Gay Syrian Man Who Was Forced To Flee His Country Shares His Heartbreaking But Hopeful Story

Shadi_Ismail_EDITSWhen Shadi Ismail’s father caught him in bed with another guy, he took a burning coal from a hookah pipe and pressed it against his son’s arm.

“In my mind, I was thinking I deserve it because I did something wrong,” Ismail (pictured) says in a new interview with Boise Public Radio. “It was awful.”

Ismail grew up in Syria. As a child, he says he always knew he was attracted to members of the same sex. After the burning cold incident, he fled his father’s home to live with his mother. (His parents were divorced.) But, he says, the abuse didn’t stop.

One day, Ismail’s mother ordered her son to be beaten by his cousins. When Ismail eventually ran away from his mother’s home, his brother attacked one of Ismail’s friends for refusing to reveal where he had moved.

Over the years, Ismail’s house was burglarized, but he didn’t report the incident to authorities out of fear that they would require he give his real name and his family would discover where he was living. Another time, he claims he was physically attacked by three men for being gay. That incident led Ismail’s boss, who was also a closeted gay man, to encourage him to request assistance in escaping the country as a refugee.

That was about two-and-a-half years ago.

“I left everything to be who I am,” he says.

Today, Ismail lives in Boise, Idaho. It may seem like a random location to some, but according to him, it couldn’t be more perfect.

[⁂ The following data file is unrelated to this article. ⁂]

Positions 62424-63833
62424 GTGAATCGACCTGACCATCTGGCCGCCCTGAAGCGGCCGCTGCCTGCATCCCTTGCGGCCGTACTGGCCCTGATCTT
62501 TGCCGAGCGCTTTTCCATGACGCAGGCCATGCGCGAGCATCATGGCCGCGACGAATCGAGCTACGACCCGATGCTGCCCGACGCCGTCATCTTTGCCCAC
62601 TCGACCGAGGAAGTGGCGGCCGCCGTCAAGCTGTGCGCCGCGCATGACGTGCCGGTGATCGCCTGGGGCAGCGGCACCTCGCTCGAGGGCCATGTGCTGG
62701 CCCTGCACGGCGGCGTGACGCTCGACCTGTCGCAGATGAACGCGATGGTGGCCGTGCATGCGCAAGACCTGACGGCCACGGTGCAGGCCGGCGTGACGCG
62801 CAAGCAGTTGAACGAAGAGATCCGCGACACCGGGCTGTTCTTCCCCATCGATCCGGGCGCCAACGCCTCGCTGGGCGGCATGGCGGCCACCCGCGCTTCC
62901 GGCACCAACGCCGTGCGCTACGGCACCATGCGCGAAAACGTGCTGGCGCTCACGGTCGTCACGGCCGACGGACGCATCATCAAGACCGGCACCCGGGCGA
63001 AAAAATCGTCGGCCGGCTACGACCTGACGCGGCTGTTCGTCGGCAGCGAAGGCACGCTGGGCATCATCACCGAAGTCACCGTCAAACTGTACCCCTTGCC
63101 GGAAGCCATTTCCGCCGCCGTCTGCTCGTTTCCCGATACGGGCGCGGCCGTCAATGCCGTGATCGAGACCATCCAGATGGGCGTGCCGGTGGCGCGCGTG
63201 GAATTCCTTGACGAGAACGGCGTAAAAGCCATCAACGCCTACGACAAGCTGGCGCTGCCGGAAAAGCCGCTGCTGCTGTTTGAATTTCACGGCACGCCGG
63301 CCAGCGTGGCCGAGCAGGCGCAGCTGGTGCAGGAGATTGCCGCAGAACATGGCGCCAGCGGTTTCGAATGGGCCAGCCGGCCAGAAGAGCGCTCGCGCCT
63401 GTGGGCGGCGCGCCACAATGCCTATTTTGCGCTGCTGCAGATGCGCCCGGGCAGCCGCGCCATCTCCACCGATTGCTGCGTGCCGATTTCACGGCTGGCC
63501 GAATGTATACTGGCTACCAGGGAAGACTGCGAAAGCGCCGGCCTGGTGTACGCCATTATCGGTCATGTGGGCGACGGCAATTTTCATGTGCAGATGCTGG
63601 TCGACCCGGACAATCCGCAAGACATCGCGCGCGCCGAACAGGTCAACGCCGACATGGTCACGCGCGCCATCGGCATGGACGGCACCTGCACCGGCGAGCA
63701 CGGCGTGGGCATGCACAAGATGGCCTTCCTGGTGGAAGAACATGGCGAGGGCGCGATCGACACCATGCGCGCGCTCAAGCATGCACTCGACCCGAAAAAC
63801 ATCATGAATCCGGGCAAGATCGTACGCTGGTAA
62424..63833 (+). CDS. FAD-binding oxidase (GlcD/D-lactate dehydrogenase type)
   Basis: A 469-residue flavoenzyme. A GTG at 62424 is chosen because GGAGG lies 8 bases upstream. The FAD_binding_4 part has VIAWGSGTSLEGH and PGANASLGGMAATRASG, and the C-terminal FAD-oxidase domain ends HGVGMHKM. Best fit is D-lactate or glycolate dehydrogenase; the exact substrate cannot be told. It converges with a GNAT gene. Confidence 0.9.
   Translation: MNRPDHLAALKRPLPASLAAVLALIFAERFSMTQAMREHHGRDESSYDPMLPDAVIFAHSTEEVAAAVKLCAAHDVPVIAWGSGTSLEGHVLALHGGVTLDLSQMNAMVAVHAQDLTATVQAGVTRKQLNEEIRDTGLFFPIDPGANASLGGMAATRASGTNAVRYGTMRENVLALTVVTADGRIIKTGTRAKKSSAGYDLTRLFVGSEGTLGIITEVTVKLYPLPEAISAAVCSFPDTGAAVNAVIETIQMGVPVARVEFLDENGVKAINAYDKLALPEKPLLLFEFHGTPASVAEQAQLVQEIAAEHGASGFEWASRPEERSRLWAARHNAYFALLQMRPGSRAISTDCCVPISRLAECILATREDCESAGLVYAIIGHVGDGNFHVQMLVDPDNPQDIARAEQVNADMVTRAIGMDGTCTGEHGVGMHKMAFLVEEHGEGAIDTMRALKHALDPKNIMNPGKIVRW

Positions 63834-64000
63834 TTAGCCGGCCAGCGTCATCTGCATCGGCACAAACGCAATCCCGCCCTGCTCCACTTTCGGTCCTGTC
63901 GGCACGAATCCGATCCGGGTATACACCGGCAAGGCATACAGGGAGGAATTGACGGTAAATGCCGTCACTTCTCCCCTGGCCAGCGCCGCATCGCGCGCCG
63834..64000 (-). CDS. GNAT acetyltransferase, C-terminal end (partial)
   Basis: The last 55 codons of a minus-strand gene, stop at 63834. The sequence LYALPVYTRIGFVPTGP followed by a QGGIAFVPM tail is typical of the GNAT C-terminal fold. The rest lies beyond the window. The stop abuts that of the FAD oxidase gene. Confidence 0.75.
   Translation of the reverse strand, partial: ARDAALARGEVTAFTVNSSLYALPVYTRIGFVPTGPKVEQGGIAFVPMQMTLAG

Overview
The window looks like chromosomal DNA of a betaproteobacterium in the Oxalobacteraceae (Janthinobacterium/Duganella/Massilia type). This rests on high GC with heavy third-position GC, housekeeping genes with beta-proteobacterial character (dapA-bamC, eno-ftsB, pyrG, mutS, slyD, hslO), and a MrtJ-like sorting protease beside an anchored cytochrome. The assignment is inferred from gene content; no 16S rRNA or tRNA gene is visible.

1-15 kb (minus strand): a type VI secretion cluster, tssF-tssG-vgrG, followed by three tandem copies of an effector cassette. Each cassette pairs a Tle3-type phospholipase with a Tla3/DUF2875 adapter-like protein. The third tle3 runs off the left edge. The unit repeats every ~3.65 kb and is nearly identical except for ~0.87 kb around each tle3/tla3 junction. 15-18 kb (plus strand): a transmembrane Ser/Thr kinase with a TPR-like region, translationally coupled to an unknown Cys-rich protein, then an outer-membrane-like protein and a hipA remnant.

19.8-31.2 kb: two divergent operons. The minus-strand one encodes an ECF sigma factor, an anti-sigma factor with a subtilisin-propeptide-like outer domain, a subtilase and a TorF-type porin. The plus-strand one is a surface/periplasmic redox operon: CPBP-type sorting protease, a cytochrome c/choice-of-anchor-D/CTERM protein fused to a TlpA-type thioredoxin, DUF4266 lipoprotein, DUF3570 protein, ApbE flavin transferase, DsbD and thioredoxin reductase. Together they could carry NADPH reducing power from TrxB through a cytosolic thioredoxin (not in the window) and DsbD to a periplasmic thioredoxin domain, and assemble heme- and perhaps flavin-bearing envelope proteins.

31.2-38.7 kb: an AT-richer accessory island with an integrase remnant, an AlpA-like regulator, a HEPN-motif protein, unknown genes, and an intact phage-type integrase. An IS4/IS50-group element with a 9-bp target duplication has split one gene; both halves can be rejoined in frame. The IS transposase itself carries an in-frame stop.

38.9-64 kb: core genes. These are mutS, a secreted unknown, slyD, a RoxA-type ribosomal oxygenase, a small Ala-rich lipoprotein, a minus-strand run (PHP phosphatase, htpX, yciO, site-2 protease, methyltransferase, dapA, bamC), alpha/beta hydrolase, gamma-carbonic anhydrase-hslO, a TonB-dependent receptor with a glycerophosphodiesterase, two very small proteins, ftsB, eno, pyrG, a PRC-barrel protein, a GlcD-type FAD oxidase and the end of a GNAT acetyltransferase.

Almost immediately, he says, his life improved. Two weeks after arriving, he landed a job. And two weeks after that, he landed a second job. This enabled him to support himself financially. In addition to finding steady work, Ismail also found a roommate, who he says is now like a sister to him.

“If I don’t see her, I miss her,” he says. “This [is what] I feel is my family now. Not there [in Syria].”

Despite everything, Ismail still remains in contact with his family. One day, he called his father out of the blue.

“I did not think about it,” he says. “I [just wanted] to call him.”

Though they didn’t discuss the past or the abuse Ismail suffered at his father’s hand, Ismail says, “[It] was a very good conversation.”

Today, he sends money back to his family, though he doesn’t plan on ever returning to Syria, given the current political landscape.

“Sometimes I cry for it,” he says. “I watch it. I can’t take it.”

Instead, he is looking to the future.

Up next on his agenda: A husband, a dog, and a house.

Listen to Ismail’s full with Jodie Martinson at Boise Public Radio interview here.

Related stories:

Syria Releases 25 Gays Who Dared Attend Parties With Other Homosexuals

How Syrian Police Can Keep Gays Locked Up: Threatening Families Who Want to Bail Them Out

Does It Matter If The Syrian Kidnap Of Lesbian Blogger Is A Hoax Or Not?

Graham Gremore is a columnist and contributor for Queerty and Life of the Law. Follow him on Facebook and Twitter.

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